When the vehicles from the right had made their turn, I set off and almost immediately was close behind the second car. It turned out that the tractor was doing a maximum of 28 km/h and all of us were following it at this low speed. This didn't stop the driver behind me from becoming impatient and trying to overtake, but it was impossible so instead he/she went into the middle of the road, got 3/4 of the way past me and then started tooting the horn. I got in front and rode as close as possible to the centreline at 28 km/h (the speed of the cars and tractors in front of me) until first the car behind turned off to the left and sped down a side-street in the general direction of the shops and offices, and later on the cars and tractor in front turned down other side roads and I could get back up to a normal cruising speed.

As these things go, it was actually very minor. I wasn't crashed into or pushed off the road deliberately, nothing was thrown at me, no-one punched me. After I made it clear that I was staying where I wanted to be, the driver pulled back and didn't follow excessively close behind. However, these things which I've mentioned all happened to me when I lived in Britain, and they all happened a lot more often than once in every 40000 km of cycling. By comparison, cycling here has been miraculously free of hassle from drivers.

However, that's not because Dutch people behave particularly differently when behind the steering wheel of a car. As this incident shows, put people in the same situation and they behave in much the same way. In general, Dutch road designs call for design to be obvious so that correct, safe behaviour becomes the way that people will naturally drive. This incident occurred in a rare place where drivers and cyclists are crushed together, creating conflict.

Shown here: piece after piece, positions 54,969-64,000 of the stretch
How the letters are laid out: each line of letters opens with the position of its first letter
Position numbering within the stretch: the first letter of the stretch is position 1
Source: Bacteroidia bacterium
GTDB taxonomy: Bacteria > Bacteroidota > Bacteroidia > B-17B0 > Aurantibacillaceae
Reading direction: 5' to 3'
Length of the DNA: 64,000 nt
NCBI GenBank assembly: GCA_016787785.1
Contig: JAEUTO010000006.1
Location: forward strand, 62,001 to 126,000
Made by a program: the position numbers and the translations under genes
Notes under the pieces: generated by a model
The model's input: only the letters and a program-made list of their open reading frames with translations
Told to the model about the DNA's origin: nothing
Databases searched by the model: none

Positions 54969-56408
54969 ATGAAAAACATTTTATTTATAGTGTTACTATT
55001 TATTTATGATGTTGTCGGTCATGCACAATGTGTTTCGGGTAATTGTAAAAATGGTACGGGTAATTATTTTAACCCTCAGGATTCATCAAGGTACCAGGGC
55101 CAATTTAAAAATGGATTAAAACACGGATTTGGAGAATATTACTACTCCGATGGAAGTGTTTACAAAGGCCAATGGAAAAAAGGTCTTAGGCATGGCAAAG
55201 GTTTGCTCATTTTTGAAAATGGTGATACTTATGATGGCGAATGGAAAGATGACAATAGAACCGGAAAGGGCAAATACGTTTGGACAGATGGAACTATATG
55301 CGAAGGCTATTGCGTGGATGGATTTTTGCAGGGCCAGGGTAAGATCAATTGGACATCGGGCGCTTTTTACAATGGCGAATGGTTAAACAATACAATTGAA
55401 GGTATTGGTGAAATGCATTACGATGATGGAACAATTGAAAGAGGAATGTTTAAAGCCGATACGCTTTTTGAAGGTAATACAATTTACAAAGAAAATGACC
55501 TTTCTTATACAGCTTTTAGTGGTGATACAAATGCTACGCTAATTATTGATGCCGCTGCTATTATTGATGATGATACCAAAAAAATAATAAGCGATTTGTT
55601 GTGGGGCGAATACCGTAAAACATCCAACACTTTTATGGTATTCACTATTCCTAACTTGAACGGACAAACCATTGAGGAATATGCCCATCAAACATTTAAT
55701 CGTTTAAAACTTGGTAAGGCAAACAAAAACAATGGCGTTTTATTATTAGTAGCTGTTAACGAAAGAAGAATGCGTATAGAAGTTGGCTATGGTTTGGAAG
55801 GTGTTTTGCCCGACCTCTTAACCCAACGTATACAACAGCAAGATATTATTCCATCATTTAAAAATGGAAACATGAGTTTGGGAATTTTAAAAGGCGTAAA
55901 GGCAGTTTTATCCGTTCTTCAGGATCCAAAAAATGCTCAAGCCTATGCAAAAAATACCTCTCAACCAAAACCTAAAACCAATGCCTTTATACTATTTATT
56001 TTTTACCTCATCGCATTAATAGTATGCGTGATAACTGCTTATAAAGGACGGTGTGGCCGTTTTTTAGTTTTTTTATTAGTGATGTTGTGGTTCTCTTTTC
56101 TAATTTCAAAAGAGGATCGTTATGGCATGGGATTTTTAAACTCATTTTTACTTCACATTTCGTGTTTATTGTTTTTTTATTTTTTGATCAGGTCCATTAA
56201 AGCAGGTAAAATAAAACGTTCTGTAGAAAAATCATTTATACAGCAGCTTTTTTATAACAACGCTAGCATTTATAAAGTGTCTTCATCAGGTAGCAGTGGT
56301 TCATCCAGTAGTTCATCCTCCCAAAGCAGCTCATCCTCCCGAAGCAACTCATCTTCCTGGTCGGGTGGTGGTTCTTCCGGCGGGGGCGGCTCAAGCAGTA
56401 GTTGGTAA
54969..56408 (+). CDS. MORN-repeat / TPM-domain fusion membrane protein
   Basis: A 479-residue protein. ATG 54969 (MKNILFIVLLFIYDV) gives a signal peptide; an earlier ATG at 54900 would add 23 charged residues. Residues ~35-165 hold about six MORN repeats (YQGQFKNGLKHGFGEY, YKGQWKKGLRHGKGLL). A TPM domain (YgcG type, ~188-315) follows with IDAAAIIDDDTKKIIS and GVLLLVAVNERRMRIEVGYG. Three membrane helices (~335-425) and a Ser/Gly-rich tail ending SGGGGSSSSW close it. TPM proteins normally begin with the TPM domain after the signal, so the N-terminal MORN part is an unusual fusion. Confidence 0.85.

I've long believed that the main reason why conflict between cyclists and motorists is rare in the Netherlands is that we exist mainly in parallel universes, and rarely have to directly interact. As a cyclist, either you're on a cycle path, or you're on a road which doesn't have cars on it. This rare exception shows how it should not be done.

Grotere kaart weergeven


Anonymous said...

"By comparison, cycling here has been miraculously free of hassle from drivers. However, that's not because Dutch people behave particularly differently when behind the steering wheel of a car. As this incident shows, put people in the same situation and they behave in much the same way."

I am not so sure that Dutch motorists' behaviour around cyclists is entirely due to the layout of the roads (although that is certainly the main reason).